Fore! UVA Alums Keep Alive a Tradition Unlike Any Other: Disc Golf Around Grounds

September 15, 2023 By Andrew Ramspacher, Andrew Ramspacher,

They arrive determined, dressed in T-shirts and khaki shorts, and armed with a colorful collection of flying discs.

Their mission: Have fun, strum up some nostalgia and try not to hit any cars.

C.J. Takacs and a close group of friends from their days at the University of Virginia occasionally reunite at their alma mater for a weekend of fellowship typically capped by their unique tradition: Disc golf around Grounds.

They’ve come together for upwards of 15 rounds since they left UVA in the 1990s, competing against one another on all of their favorite holes.  

Well, maybe “holes” is not the most accurate way to describe them.

Glance the Homer statue. Clip one specific Rotunda column. Land it on top of the Whispering Wall fountain. It’s disc golf, but on a Jefferson-designed course where, instead of aiming for a chain-linked basket, the goal is often a storied piece of architecture.

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Close up of a man about to throw a frisbee while wearing an old U V A rowing shirt
Dressed for the part, alumnus Sean Timm wears an old Wahoo T-shirt for his round around Grounds.

“We don’t have the course diagrammed anywhere,” Takacs said. “People just know it.”

A version of the course has been burned into Takacs’s memory since he first played it with his fraternity brothers at Phi Sigma Kappa. He then introduced the activity to new friends he met while living at Hereford Residential College in 1992, the first year of the complex’s existence.

Playing disc golf around Grounds has been part of their UVA reunions ever since.

Takacs, who lives in Herndon, joined eight others – including Scott Orsey who traveled from West Hartford, Connecticut – to renew the ritual last month.

“The UVA Grounds are just such a place of comfort and home for all of us,” said Orsey, who graduated in 1996 and was a member of the Pep Band. “It’s always special to be back.”

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A good portion of the group lived in the same hall at Hereford and had similar majors – Takacs, for example, studied computer science while Orsey studied mechanical engineering – leading to a natural bond between them.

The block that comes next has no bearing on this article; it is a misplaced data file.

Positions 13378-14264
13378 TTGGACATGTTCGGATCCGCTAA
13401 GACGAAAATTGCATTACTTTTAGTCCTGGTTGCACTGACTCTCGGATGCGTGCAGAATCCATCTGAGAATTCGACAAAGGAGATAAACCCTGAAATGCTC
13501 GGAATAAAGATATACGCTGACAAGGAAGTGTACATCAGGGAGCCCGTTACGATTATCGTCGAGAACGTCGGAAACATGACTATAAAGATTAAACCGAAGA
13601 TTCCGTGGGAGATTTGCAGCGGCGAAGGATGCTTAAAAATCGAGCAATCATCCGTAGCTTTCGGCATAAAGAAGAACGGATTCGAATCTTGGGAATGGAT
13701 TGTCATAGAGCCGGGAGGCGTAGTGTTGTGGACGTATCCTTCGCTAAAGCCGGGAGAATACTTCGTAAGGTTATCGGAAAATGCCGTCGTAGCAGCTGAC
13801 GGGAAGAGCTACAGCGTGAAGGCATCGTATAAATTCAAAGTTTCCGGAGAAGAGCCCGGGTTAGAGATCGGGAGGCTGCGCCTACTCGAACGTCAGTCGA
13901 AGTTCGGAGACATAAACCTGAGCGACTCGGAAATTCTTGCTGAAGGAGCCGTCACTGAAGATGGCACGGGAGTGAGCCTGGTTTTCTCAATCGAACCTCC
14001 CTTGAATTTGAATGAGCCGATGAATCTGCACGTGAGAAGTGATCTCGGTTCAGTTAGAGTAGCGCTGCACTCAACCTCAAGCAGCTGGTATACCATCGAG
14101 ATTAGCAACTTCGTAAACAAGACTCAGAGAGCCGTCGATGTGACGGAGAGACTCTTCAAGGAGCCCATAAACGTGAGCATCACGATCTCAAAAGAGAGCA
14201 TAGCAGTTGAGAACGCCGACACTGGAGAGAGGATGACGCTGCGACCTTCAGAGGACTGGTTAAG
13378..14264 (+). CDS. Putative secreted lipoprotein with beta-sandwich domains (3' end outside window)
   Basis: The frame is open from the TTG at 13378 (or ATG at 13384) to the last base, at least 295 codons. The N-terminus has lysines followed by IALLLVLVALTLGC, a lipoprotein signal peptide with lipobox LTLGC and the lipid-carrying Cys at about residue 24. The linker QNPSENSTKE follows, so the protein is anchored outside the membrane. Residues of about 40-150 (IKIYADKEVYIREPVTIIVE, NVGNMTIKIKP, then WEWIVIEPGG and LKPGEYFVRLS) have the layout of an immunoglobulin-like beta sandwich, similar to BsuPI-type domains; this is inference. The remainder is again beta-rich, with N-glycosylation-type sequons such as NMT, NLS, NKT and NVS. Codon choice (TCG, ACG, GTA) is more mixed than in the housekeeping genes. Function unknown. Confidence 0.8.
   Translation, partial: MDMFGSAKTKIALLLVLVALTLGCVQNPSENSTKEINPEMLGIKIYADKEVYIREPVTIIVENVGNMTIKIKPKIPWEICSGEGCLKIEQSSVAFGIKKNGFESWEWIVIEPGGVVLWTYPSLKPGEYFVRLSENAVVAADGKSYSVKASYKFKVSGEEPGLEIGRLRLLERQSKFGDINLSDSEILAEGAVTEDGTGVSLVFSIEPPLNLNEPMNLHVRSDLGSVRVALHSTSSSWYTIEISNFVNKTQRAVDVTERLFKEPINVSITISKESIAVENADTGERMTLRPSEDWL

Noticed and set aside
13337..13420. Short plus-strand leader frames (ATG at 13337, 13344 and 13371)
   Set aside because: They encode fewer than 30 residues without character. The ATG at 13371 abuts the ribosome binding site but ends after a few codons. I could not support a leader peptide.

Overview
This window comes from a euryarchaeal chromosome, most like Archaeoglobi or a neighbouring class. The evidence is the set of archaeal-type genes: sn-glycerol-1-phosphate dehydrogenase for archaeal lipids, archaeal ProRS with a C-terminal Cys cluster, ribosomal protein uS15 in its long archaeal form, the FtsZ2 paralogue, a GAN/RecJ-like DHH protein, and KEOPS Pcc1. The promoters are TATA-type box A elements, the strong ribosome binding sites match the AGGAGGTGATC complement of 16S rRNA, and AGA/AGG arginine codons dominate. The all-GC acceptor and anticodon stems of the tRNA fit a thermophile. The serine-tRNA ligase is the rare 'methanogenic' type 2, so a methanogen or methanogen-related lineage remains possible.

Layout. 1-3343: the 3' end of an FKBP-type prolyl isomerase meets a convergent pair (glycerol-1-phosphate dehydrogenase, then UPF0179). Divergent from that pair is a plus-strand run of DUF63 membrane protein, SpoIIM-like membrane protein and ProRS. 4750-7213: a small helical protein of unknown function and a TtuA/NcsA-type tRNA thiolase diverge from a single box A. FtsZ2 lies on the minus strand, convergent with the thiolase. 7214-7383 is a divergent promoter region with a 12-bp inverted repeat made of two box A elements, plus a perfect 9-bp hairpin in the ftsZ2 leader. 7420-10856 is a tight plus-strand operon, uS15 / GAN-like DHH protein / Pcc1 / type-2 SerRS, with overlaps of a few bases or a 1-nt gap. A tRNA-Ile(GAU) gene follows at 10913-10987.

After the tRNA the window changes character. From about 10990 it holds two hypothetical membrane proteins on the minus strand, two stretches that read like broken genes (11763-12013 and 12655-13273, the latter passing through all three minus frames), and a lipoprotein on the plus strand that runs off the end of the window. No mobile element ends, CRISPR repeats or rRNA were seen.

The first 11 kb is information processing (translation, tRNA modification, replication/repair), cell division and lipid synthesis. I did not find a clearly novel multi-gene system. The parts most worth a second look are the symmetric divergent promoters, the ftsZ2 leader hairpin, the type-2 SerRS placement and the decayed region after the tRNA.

“It all sort of started as us all going to dinner together at Runk [Dining Hall],” Takacs said. “And we all just clicked as these same types of people with a lot of the same philosophies. Everybody was kind and very supportive and thoughtful of one another.”

After graduation, many of them moved to Northern Virginia, where they organized a group dinner at least once every two weeks. They eventually started attending each other’s weddings, forming their own bridge games, and even playing Dungeons & Dragons together regularly.

Always, though, they find an excuse to get back to Charlottesville.

This year, it was to celebrate many members of the gang – including Orsey and his former classmates Casey Cosgrove, Sean Timm and Jeff Lawton – who recently turned 50.

C.J. Takacs watching his frisbee go up towards the Rotunda from the bottom of the steps
C.J. Takacs plays through on a makeshift hole on the Rotunda’s steps.

Amid their stops down an orange-and-blue-clad memory lane, they were on Grounds on a Friday morning, flying discs in hand.

Despite the best intentions, they don’t always play a full 18 holes as construction and pedestrians tend to get in the way. “If there’s a lot of people on the Lawn, sometimes we have to skip holes because that’s not who we are. We’re not going to bother people,” Takacs said.

But that doesn’t mean they don’t take risks.

A hole that’s been played in the past starts with a toss from the Corner side of University Avenue toward the Thomas Jefferson statue in front of the Rotunda steps.

“It’s a dicey thing,” Takacs said. “I’m not going to say we’ve ever hit cars, but it’s a nylon Frisbee, so ...”

The round traditionally begins and ends at Phi Sigma Kappa on Gordon Avenue. In between, there’s an adventure to all parts of Grounds including Madison Bowl, Clemons Library, the McIntire Amphitheatre and Old Cabell Hall.

Noah Coberly celebrating his perfect throw on the balconies overlooking the Lawn
Alumnus Noah Coberly showcases the pure joy of tossing the perfect shot among old college friends.

“It’s like a tour of UVA’s best spots,” Orsey said.

Just as the game is unique, disc golf around Grounds comes with an uncommon scoring system. Par for each hole is actually determined after all players complete it.

“What we’ve done is whoever gets the lowest number, that’s effectively par and then everybody just adds to their score,” Takacs said. “So, if one person gets three and everyone else gets four, they add one to their score. So, all you’re keeping track of is your score. We don’t have a paper scorecard or anything like that.”

There’s also no trophy for the winner, just a pride boost within a group of forever friends.

“It’s really just about fellowship,” Takacs said. “It’s friendship and fellowship. It’s a way to be together and relive things we did at UVA.”

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Andrew Ramspacher

University News Associate University Communications